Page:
Notable changes to Articles 2 and 2A reflect clarifications regarding “hybrid transactions,” such as those involving goods and services.<_NoterefInNote> With respect to Article 2, framed by the limitations and challenges of the existing approaches to hybrid transactions, the 2022 Amendments resolve the difficulties presented by current approaches by adopting a bifurcation approach that includes a new definition for “hybrid transaction,” accompanied by extensive commentary. <_NoterefInNote>Even where the sale of goods does not predominate the hybrid transaction, under the 2022 Amendments, the provisions of Article 2 that relate to the sale aspects, rather than the transaction as a whole, apply to those aspects.<_NoterefInNote> A similar approach is taken in Article 2A with respect to “hybrid leases.”

Case Developments

There were interesting developments under Article 2 of the U.C.C., including cases that implicated Article 2’s provisions on scope and a buyer’s right to specific performance. In one case that would potentially be different under the 2022 Amendments, the buyer and seller orally agreed to the purchase of garbage trucks and customer routes for $6.1 million, but the court declined to apply Article 2 to any part of the transaction because the predominant purpose of the hybrid contract was the customer routes, an intangible asset. In other cases, courts considered buyer claims to specific performance, holding one aggrieved buyer could not likely obtain that relief with respect to a unique Ferrari that had been sold to a bona fide purchaser, but in another case finding such relief appropriate as to an aircraft purchased for organ transplant transportation where other aircraft were not suitable.

The survey of cases under the United Nations Convention on International Sales of Goods (“CISG”) covered one notable case that considered whether the CISG applied and whether it provided a cause of action for breach of the implied covenant of good faith and fair dealing. The court concluded that the sale of PPE by a United States company to a Canadian company would fall within the CISG as both are signatories to the CISG, even where the contract at issue provided for the law of the State of New York, because New York law includes the CISG. The court also concluded that the CISG does provide a cause of action for breach of the covenant of good faith and fair dealing, though it provided little guidance as to such claims and ultimately dismissed the buyer’s claim as duplicative.

The most noteworthy leasing case decided in 2022 involved application of the bright-line test of section 1-203(b) under Wisconsin law. A bankruptcy court was faced with whether certain rent-to-own (“RTO”) agreements were true leases or disguised secured transactions. Though the leases were terminable by the lessees, the court noted a split in the courts as to whether terminability of a purported lease should conclusively determine its characterization as a “lease” pursuant to the first prong of the bright-line test in U.C.C. section 1-203(b) or if the factors of the second prong should be considered after the first prong is met. Ultimately, the court chose not to resolve the split, noting that the RTO agreements were true leases under the “economic realities” test. Interestingly, some of the factors the court considered—whether the lessee has an option to renew the lease or to become the owner of the property, whether the amount of rent exceeds the fair market value of the property, and whether the debtor is responsible for the payment of taxes, insurance, and other costs incident to ownership—are similar to factors found in section 1-203(c) which states “[a] transaction in the form of a lease does not create a security interest merely because” it contains one of those factors.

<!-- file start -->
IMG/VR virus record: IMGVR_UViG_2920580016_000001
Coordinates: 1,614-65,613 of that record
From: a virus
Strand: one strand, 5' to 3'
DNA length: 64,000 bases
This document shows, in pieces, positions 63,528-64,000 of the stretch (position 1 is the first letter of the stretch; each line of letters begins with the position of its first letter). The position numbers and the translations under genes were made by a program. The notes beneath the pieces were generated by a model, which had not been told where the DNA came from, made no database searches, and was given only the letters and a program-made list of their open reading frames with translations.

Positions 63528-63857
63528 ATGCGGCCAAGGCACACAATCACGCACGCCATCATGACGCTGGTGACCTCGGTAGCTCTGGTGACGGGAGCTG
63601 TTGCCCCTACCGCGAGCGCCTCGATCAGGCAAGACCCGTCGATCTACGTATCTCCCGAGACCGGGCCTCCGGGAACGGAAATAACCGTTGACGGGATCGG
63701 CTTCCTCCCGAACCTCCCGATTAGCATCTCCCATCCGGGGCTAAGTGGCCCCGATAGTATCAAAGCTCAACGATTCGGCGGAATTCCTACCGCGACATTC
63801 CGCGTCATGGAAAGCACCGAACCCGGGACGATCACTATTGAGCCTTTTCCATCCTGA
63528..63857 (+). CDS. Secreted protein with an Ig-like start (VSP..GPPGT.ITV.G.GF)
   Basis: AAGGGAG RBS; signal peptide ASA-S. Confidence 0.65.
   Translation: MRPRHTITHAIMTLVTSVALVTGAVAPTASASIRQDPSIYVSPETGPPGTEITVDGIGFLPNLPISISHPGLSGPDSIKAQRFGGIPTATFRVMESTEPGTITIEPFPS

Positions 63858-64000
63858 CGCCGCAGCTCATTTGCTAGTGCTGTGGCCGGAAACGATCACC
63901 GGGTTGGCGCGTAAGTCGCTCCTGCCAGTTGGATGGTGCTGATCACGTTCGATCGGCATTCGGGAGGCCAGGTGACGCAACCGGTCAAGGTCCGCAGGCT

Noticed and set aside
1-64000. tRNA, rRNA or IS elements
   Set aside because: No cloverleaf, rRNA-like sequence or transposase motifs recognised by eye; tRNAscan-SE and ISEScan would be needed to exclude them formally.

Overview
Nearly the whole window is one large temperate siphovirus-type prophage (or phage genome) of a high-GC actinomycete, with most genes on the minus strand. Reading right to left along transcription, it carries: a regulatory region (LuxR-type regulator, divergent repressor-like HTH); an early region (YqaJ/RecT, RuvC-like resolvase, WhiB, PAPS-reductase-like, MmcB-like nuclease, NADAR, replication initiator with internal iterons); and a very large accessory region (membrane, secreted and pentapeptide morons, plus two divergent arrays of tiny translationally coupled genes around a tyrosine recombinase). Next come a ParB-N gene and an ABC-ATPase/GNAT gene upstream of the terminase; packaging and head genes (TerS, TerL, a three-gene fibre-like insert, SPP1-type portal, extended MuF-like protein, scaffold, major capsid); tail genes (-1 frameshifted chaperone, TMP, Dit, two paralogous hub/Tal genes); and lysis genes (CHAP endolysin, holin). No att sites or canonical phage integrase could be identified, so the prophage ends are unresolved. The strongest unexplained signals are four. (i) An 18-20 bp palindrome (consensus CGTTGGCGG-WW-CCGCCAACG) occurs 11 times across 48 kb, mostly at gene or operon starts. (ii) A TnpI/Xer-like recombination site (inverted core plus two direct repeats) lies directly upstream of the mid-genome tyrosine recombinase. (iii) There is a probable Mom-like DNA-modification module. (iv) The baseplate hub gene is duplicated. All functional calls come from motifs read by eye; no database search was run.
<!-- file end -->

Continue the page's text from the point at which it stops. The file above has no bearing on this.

In the payments area, several federal regulatory updates and developments are reported. The Consumer Financial Protection Bureau (“CFPB”) acted in several instances to regulate unanticipated overdraft fees, including a consent order involving Regions Bank overcharges, as well as the release of a circular answering affirmatively the question: “Can the assessment of overdraft fees constitute an unfair act or practice under the [CFPA], even if the entity complies with the Truth in Lending Act (TILA) and Regulation Z, and the Electronic Funds Transfer Act (EFTA) and Regulation E?” Moreover, the FDIC and CFPB each issued guidance cautioning against the indiscriminate charging of NSF fees on multiple re-presentments, and returned deposited item fees, respectively. Additionally, the Board of Governors of the Federal Reserve System (“Board”) issued Guidelines for Evaluating Account and Services Requests, whereby the Federal Reserve Banks have been directed to consider a number of principles of risk associated with access to Federal Reserve Bank accounts and financial services. In caselaw developments, a federal district court in Florida addressed a check-related issue on which a split of authority has developed, that being whether the improper cashing of a check by one joint payee (not alternative) “without the knowledge, involvement, or endorsement” of the other co-payee (and in violation of section 3-11(d)), nevertheless operates to discharge the issuer’s obligation to pay the check or the underlying contractual obligation. The court predicted that Florida would side with the jurisdictions that have held such an improper cashing would not release the issuer from liability or discharge its underlying contractual obligation (as against cases that have held such a cashing does constitute a discharge).